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Chapter 18: The Late Romantics Responses to Romanticism.

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Presentation on theme: "Chapter 18: The Late Romantics Responses to Romanticism."— Presentation transcript:

1 Chapter 18: The Late Romantics Responses to Romanticism

2 Key Terms Classicism Double stops Cross-rhythms Romantic nostalgia Parody Round

3 Responses to Romanticism After 1850, music continued to develop along Romantic lines Seemed increasingly out of place in a world devoted to industrialization & commerce Music became an emotional fantasy-world for a society that suppressed feelings in real life Composers responded in different ways Brahms used Classical models to temper Romanticism’s unbridled emotionalism Mahler’s music laments Romanticism’s loss of innocence & credibility

4 The Renewal of Classicism: Brahms Rejected many early Romantic innovations Went back to Classical genres & forms Wrote string quartets & other chamber works, symphonies, and concertos Found new life in Classical forms – sonata form, theme & variations, rondo Beethoven’s music was a lifelong model Brahms was inspired by his nobility & power Brahms tried to temper the richness & variety of Romantic emotion with Classicism’s strength & poise

5 Johannes Brahms (1833-1897) Son of a bassist in Hamburg Started musical studies at age 7 Later played piano in taverns & wrote tunes Met Robert & Clara Schumann at age 20 They befriended & encouraged Brahms Part of Brahms-Wagner controversy Signed manifesto against Wagner’s music Uneventful bachelor existence in Vienna Steadily wrote symphonies, concertos, piano works, chamber music, German Requiem, etc.

6 Brahms, Violin Concerto in D Concertos written to show off virtuosos Often the composer – e.g. Mozart or Chopin Brahms wrote this one for Joseph Joachim Joachim helped out, even wrote 1st movement cadenza Brahms uses Classical movement plan Three movements, fast-slow-fast 1st movement double-exposition sonata form Last movement rondo form, the most common Classical concerto ending

7 Brahms, Violin Concerto, III (1) Rondo theme has a spirited gypsy-like lilt Exoticism – gypsy fiddling popular in Vienna Double-stops add to virtuoso fiddling effect Cross-rhythms at the end disrupt meter

8 Brahms, Violin Concerto, III (2) Episodes provide various contrasts Romantic sweep in B Lyrical tune in C Short cadenzas feature soloist

9 Brahms, Violin Concerto, III (3) Thematic transformation in coda Swinging march version of rondo theme (over a drum beat) in very fast compound meter

10 Romantic Nostalgia: Mahler Embraced Romanticism’s excesses Wrote huge program symphonies, some with solo singers and choruses Often attempted to express profound spiritual or metaphysical messages He once said a symphony is “an entire world” But he could not fully enter this Romantic fantasy world He pits lost innocence against cynical realism Music feels uneasy, exaggerated, distorted

11 Gustav Mahler (1860-1911) Born & raised in a dysfunctional family Musical training at Vienna Conservatory Pursued rising career as a conductor Led many of the finest orchestras of his day Ten years at Vienna Opera – but anti-Semitism made for a stormy tenure there Ended career with Metropolitan Opera & New York Philharmonic Could only compose during the summer Wrote 10 long symphonies & 6 song cycles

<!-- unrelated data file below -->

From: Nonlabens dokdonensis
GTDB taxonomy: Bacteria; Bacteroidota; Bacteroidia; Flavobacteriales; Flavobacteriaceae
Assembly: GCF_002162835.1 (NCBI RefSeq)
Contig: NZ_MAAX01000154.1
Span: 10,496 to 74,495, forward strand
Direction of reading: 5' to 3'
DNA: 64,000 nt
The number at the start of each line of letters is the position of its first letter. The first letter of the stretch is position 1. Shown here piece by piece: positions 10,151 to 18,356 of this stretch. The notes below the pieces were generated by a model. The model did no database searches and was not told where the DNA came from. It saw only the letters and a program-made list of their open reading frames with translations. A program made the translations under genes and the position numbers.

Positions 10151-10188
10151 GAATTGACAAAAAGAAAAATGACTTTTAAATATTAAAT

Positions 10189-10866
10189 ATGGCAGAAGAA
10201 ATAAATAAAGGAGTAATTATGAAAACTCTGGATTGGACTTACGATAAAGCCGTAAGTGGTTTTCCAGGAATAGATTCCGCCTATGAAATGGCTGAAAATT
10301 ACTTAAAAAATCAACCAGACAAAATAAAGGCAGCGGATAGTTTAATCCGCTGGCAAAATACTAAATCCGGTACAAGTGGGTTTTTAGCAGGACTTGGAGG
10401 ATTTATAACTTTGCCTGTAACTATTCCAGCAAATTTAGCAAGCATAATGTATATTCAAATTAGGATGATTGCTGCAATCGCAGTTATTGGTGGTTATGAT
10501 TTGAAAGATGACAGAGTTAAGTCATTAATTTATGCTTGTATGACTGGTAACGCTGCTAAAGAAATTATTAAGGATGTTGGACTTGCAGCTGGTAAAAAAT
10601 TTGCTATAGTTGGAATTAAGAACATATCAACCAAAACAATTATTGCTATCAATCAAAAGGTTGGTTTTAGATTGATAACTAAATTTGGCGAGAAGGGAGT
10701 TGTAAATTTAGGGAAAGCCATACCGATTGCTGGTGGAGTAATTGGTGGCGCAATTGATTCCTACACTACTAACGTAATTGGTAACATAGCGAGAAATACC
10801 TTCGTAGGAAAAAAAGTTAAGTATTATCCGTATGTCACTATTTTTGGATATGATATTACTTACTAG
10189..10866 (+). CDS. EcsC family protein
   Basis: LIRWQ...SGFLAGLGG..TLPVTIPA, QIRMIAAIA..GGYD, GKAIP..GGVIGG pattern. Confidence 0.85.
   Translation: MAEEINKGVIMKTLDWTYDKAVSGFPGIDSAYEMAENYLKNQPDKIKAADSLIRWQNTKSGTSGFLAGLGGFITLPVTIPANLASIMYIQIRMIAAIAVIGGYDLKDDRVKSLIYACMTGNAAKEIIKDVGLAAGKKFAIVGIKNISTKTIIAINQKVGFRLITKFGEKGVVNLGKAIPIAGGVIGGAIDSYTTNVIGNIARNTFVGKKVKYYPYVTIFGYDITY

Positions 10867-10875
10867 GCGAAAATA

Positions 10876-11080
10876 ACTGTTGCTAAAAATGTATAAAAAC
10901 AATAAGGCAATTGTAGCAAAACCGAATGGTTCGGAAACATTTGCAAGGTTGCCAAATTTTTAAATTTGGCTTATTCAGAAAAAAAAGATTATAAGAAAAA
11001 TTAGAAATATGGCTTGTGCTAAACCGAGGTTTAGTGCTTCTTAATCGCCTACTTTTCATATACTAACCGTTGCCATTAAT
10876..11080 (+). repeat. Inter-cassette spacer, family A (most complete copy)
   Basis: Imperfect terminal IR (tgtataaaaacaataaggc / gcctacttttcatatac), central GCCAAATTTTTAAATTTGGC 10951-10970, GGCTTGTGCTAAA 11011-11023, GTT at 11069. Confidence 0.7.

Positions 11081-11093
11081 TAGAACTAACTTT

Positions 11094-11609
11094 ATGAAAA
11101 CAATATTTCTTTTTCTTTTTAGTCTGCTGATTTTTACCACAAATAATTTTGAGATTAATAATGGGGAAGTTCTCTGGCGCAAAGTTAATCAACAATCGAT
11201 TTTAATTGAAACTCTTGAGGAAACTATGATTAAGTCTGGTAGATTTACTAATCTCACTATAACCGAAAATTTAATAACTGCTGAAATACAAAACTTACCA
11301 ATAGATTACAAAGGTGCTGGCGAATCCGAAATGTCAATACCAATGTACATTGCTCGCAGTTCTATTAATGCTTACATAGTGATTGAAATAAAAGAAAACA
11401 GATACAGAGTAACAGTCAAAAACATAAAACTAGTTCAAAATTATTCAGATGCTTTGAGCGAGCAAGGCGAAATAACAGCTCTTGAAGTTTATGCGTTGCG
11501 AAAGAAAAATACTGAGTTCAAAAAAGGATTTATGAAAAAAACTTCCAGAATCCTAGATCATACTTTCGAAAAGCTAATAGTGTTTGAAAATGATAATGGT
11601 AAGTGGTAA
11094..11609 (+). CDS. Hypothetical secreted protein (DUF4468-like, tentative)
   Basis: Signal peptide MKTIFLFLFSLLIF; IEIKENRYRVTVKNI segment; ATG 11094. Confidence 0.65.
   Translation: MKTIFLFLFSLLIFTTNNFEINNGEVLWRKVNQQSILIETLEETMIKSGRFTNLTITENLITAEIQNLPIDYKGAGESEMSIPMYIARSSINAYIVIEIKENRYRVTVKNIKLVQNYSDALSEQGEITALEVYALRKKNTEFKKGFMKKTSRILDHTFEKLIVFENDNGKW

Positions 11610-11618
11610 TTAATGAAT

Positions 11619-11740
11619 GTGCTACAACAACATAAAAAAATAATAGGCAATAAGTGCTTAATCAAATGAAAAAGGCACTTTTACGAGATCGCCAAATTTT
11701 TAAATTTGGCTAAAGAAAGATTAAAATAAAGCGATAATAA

12 Mahler, Symphony No. 1 At first a one-movement symphonic poem Grew into a five-movement symphony Finally revised into four movements Includes fragments from his songs Songs about lost love Originally a program symphony Hero overcomes distress of lost love Individual style of orchestration Contrapuntal melodies pass from instrument to instrument in kaleidoscopic fashion

13 Third Movement: Background March inspired by a nursery picture The Huntsman’s Funeral Procession Forest animals shed tears as they follow the hearse of a hunter Full of pomp & ceremony – torches, solemn gowns, a banner, pallbearers, a bell, a choir, & a complement of mourners Why would animals mourn the death of their tormentor in such a lavish manner? The painting’s innocuous qualities mask its incongruities

14 Third Movement: Use of “Frère Jacques” Similar incongruities pervade the March On first hearing the music seems genuinely solemn, mournful, perhaps even tragic This feeling is completely deflated when you finally recognize the tune – “Frère Jacques”! Distortions make the tune harder to recognize Mahler casts the tune in minor mode, slows down the tempo, & alters a few notes Tune introduced by the last instrument you would expect – a bass playing in high register Vulgar dance band phrases also deflate mood

15 Third Movement: Funeral March (1) Very free march-trio-march form Ironic funeral march & personal lament March theme a distorted minor-key parody of children’s round “Frère Jacques” Trio taken from a Mahler song about lost love March theme treated as a round Over mournful, monotonous drumbeat

16 Third Movement: Funeral March (2) Section 2 present dance-band fragments Exaggerated, parodistic, even vulgar phrases Return to funeral-march motives at the end

17 Third Movement: Funeral March (3) Trio offers a complete contrast Begins with warm major-mode sounds Trio’s theme is a delicate, lyrical melody Tune from a nostalgic song about lost love Its innocent quality soon turns bittersweet

18 Third Movement: Funeral March (4) March returns in final section Faster tempo with new counterpoints Dance-band phrases interrupt at even faster tempo for a wild moment of near chaos Return of funeral-march motives that ended Section 2 – the music dies away

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